How we change what others think, feel, believe and do
There are seven basic patterns of clauses, based on combinations of the Clause elements of Subject, Verb, Object, Complement, Adverbial (SVOCA):
S / V: The cat / scratched
Because people generally expect this order to occur, when the order is changed, it often causes use to pay additional attention, as the difference from the norm may signify something unusual that requires additional cognitive processing.
In the S / V / O / O pattern, the two objects can be switched. The grammatical meaning remains the same, but the difference in order makes
The man gave me a dollar
The man gave a dollar to me
Notice here how in the first clause, the 'me' comes first, giving it a sense of primacy. In the second phrase, the dollar has subtly gained primacy. This effect can, in fact, be totally reversed, if emphasis is placed on the final word.
Poets sometimes deliberately rearrange this order, in order (sometimes using archaic forms) both to use this as an attention-getting device and to create deliberate other effects.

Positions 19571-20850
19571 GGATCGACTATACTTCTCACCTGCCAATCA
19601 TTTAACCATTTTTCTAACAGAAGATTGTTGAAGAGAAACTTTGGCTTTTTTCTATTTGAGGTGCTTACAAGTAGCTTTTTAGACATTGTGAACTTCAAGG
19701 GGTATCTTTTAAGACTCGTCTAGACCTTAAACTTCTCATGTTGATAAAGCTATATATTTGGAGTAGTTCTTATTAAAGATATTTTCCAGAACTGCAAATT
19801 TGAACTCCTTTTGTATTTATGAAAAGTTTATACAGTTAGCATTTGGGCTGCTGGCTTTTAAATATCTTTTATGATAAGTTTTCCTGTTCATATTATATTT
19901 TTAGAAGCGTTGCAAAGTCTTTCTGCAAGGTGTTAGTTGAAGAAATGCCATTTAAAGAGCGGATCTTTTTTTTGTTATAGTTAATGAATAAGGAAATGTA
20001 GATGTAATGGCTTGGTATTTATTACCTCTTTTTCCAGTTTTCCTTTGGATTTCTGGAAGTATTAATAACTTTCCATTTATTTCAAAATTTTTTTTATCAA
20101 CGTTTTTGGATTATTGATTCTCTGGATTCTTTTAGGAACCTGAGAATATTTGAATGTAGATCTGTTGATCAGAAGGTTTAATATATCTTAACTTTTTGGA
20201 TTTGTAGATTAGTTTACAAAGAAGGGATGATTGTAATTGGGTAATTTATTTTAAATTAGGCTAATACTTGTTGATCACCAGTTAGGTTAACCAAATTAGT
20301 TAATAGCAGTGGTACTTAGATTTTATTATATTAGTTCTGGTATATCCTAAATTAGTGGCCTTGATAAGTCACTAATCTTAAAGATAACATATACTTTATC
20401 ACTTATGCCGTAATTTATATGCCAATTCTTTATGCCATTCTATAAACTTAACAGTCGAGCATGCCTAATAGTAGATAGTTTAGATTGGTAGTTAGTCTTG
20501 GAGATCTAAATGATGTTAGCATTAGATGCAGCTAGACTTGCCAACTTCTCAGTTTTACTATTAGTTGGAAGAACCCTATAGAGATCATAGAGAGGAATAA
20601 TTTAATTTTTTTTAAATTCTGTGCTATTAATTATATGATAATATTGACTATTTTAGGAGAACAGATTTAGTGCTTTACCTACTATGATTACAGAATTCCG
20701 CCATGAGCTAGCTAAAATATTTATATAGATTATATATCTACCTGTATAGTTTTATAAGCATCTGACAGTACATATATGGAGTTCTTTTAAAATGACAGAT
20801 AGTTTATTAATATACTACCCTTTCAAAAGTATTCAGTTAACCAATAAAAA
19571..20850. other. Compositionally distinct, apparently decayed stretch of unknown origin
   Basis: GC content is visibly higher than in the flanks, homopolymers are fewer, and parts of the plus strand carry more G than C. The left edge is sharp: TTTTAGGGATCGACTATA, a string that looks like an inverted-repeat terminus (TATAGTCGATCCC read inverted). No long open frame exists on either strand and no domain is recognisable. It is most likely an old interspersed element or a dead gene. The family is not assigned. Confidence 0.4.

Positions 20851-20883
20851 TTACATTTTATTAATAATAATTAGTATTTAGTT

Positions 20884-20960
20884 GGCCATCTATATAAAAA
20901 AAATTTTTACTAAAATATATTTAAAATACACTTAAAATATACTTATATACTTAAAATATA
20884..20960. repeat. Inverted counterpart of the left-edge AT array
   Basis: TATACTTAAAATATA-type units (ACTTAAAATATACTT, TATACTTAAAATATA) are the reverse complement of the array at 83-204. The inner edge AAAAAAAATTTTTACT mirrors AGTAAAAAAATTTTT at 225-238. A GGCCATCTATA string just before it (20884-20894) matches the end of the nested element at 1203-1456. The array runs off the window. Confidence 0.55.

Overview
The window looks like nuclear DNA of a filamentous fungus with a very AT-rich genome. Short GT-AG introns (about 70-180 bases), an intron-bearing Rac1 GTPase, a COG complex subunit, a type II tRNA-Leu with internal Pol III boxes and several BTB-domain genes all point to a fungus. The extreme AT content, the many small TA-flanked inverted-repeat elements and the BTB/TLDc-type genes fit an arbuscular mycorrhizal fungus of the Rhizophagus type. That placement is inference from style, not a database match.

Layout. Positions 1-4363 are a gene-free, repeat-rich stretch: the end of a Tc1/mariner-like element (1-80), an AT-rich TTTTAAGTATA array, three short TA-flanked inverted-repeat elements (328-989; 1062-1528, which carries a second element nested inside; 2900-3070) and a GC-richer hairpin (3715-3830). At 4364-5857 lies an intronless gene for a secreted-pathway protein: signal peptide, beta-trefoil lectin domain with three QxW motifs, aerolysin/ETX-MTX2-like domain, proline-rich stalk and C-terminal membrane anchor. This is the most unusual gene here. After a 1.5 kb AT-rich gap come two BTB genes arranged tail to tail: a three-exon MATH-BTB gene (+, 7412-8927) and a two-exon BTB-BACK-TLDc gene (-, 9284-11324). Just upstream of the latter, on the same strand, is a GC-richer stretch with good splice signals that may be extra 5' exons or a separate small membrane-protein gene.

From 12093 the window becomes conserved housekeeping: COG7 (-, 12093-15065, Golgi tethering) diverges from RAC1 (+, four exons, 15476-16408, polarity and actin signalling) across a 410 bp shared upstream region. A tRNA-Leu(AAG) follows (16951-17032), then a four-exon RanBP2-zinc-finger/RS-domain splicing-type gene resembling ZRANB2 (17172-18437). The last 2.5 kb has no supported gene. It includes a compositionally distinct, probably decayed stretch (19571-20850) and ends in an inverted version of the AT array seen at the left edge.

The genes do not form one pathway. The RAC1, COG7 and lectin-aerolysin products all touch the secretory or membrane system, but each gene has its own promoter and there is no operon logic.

Wordsworth: Ten thousand saw I at a glance.
Keats: Round many western Isles I have been.
This type of rearrangement can be used to give a traditional or even mystical sense to a statement.
Yoda: Strong in the force, you are.
The above seven combinations can be rearranged in limited ways. In particular, by moving the end element to the beginning, it can be given particular emphasis (especially when verbal intonation is added to it).
O / S / V: The door / was scratched / by the cat
Note here how the door, although now still the object that is scratched, is now made more important than the cat. Putting the object first has given it a sense of importance, using the primacy effect.